“It’s important that we can now track the progress of waiting list patients over time. We want full transparency about the situation in the municipalities. Using waiting lists helps give municipalities better overview of space requirements,and to help in long term / short term planning,” said Michaelsen.

Per said NDH survey, April 15th saw Norway’s townships forward their ‘waiting list’ data of qualified patients suffering needed assistance.

405 out of 422 municipalities responded to the survey; response rate of 96%
– representing 98.8% of Norway’s population.

The NDH report summation of municipal elderly ‘waiting list’ data reveals that almost half of Norway’s municipalities, 44%, see citizens awaiting admission to long-term, assisted health care but unable to do so due to lack of space.

The NDH report also reveals that of 1420 pending, long-term patients; 457 souls are currently waiting while living within their own homes.

The Directorate of Health intends to review 2018’s municipal survey and determine if modifications or clarifications are required before the next pending-patient survey.

The Norwegian Directorate of Health is organised under both the Ministry of Health and The Ministry of Labour.

My comment on this is:

This is not good for a nation that has over $1 trillion in sovereign wealth fund. We treat older people in an unworthy way. They do not get nutritionally rich foods and do not have activities that give them a good life. They helped make Norway a rich country, but in their old age they only get the absolute minimum of services. We have a level of elderly care comparable to developing countries and countries with high sovereign debt. I’m not looking forward to getting old in this country.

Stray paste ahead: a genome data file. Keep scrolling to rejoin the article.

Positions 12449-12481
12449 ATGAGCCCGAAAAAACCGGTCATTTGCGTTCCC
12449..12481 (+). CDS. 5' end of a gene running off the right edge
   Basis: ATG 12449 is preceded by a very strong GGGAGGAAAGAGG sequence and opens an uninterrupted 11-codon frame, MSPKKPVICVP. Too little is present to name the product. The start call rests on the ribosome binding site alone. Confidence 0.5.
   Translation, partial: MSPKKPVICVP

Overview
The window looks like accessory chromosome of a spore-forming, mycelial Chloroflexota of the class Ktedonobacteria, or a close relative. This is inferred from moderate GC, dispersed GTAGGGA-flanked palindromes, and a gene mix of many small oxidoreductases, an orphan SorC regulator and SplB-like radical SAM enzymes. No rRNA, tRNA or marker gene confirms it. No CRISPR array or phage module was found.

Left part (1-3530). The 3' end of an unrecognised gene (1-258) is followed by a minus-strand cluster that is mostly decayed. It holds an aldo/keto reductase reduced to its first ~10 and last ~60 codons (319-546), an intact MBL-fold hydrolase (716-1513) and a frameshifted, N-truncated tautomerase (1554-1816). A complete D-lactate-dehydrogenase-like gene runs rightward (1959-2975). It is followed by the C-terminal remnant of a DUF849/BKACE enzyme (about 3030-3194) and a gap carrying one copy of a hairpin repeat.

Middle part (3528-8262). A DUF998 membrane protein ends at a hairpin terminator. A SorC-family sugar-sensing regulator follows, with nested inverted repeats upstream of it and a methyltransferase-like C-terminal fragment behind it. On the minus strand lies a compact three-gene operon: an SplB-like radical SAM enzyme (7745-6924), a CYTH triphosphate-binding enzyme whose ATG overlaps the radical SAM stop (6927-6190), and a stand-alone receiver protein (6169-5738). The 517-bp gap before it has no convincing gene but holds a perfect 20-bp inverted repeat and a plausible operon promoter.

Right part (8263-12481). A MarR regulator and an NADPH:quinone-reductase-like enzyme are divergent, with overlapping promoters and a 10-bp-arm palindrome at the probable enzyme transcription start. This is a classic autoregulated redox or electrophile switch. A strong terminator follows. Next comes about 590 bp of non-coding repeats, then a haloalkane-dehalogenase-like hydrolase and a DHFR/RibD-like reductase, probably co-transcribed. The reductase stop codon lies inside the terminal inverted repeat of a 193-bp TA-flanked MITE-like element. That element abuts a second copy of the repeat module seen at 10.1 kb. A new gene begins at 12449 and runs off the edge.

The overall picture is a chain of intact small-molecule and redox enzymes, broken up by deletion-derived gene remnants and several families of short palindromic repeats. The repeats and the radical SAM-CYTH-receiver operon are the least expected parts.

Our beautiful homeland that is not so beautiful

Monday, April 23

More than 149,900 seniors in Norway are poor. They have so low income that they can not afford a hot meal every day. The minimum pension is NOK 173,204. The EU’s poverty line for Norway was 216,000 in 2014. At the same time, we see that the gap between minimum pensioners and wage recipients increases.

Nearly 10 percent of people between 18 and 67 years were on disability benefits in 2016. The new figures from Statistics Norway. A total of 331 100 people living in Norway were disabled in the National Insurance Scheme in 2016. Of these, many are so low income that they do not have basic services such as dentist, doctor and other things like going to a cinema or eating at a reasonable restaurant.

So there is a lot of wrong in rich Norway. Many sick people do not get expensive medicine. The health service is inadequate and people die in hospital corridors because there are no rooms. So we have the not so good here in the Kingdom of Norway.

My comment on this is:

With more than 1 trillion in the oil fund, it is strange that the authorities do not show more interest to those who have the minimum rates of economic benefits. They must be suppressed and not given any financial freedom. You must not get sick in this country. You have to work to live here. We sick must live at a minimum and do not have good prospects because the government will not upgrade the benefits to a level that is worthy.

1 4 5 6